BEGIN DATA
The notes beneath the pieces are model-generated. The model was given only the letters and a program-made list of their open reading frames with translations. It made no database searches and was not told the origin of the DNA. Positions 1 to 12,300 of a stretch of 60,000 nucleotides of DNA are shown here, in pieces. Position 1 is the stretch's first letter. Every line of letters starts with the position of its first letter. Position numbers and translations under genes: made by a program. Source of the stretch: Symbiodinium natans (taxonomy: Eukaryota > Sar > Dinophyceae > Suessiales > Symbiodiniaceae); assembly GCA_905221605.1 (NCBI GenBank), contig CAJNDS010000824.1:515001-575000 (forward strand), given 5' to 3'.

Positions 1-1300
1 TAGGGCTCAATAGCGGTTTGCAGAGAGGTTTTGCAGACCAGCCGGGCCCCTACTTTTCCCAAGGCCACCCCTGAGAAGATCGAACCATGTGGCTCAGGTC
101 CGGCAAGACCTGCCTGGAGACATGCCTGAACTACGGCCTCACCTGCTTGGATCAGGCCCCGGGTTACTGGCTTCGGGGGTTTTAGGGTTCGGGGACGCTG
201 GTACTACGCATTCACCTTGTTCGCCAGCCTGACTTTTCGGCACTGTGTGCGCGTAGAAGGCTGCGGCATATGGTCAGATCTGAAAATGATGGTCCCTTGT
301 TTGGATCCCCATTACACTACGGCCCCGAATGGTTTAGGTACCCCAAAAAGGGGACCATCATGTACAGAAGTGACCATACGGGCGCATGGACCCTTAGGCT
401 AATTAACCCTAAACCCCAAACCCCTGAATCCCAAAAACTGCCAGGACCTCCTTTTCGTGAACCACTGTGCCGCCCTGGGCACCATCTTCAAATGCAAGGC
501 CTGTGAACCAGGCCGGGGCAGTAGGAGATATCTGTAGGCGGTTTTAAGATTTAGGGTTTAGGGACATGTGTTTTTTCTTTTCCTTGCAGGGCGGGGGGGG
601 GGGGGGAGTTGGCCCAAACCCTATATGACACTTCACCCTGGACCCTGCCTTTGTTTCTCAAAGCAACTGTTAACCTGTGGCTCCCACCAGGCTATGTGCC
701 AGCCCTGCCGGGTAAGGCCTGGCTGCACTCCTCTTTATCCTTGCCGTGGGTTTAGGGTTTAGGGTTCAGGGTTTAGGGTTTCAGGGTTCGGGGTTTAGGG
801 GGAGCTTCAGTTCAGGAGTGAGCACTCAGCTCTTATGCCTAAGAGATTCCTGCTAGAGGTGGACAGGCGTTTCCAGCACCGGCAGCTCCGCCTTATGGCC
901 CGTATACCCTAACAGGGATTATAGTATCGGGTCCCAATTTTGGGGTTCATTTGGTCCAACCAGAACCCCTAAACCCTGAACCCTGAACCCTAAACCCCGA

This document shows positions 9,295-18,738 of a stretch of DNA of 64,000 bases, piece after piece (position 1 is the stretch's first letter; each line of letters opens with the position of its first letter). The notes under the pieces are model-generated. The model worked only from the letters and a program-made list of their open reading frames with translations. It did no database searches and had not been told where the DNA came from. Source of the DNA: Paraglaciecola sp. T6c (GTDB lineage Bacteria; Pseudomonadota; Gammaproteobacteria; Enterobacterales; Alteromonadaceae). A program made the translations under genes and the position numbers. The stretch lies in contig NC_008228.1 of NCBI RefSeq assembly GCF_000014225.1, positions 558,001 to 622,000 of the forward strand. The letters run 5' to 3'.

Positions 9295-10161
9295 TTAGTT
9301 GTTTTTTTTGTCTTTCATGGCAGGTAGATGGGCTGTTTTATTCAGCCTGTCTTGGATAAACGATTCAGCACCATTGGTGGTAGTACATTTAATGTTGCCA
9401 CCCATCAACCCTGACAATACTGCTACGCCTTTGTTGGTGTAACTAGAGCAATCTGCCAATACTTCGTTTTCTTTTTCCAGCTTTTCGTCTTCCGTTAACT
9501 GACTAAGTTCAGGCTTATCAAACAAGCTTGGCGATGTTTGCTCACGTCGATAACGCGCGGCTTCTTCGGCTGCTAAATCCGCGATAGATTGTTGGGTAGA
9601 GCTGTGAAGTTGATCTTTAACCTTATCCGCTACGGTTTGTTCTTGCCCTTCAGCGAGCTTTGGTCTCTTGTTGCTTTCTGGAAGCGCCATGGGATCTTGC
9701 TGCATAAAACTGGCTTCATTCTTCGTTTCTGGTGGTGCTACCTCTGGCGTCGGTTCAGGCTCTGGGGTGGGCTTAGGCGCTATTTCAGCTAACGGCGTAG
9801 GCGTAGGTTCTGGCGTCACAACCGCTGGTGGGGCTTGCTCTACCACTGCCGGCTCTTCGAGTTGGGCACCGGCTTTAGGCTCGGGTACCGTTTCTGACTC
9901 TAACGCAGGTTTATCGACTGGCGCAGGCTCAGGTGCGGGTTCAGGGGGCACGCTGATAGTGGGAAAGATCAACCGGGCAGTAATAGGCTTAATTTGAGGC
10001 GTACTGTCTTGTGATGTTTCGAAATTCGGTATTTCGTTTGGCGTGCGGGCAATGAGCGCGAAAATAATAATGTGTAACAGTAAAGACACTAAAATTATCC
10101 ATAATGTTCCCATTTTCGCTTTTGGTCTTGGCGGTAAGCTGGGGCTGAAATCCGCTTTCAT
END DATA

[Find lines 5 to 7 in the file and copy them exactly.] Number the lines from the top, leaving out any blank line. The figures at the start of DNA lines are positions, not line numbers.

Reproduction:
201 GTACTACGCATTCACCTTGTTCGCCAGCCTGACTTTTCGGCACTGTGTGCGCGTAGAAGGCTGCGGCATATGGTCAGATCTGAAAATGATGGTCCCTTGT
301 TTGGATCCCCATTACACTACGGCCCCGAATGGTTTAGGTACCCCAAAAAGGGGACCATCATGTACAGAAGTGACCATACGGGCGCATGGACCCTTAGGCT
401 AATTAACCCTAAACCCCAAACCCCTGAATCCCAAAAACTGCCAGGACCTCCTTTTCGTGAACCACTGTGCCGCCCTGGGCACCATCTTCAAATGCAAGGC